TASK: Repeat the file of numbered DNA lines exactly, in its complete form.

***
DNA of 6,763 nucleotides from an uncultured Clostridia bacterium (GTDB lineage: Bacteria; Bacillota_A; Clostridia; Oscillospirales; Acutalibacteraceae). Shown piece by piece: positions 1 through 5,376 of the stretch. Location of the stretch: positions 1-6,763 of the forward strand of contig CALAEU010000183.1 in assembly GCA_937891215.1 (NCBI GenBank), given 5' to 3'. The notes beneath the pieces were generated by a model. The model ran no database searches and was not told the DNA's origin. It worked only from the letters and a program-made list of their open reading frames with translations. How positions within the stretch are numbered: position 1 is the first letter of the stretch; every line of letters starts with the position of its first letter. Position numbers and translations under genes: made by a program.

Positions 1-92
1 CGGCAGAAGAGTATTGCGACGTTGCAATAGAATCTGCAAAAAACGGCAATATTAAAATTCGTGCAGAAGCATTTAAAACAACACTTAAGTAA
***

DNA of 6,763 nucleotides from an uncultured Clostridia bacterium (GTDB lineage: Bacteria; Bacillota_A; Clostridia; Oscillospirales; Acutalibacteraceae). Shown piece by piece: positions 1 through 5,376 of the stretch. Location of the stretch: positions 1-6,763 of the forward strand of contig CALAEU010000183.1 in assembly GCA_937891215.1 (NCBI GenBank), given 5' to 3'. The notes beneath the pieces were generated by a model. The model ran no database searches and was not told the DNA's origin. It worked only from the letters and a program-made list of their open reading frames with translations. How positions within the stretch are numbered: position 1 is the first letter of the stretch; every line of letters starts with the position of its first letter. Position numbers and translations under genes: made by a program.

Positions 1-92
1 CGGCAGAAGAGTATTGCGACGTTGCAATAGAATCTGCAAAAAACGGCAATATTAAAATTCGTGCAGAAGCATTTAAAACAACACTTAAGTAA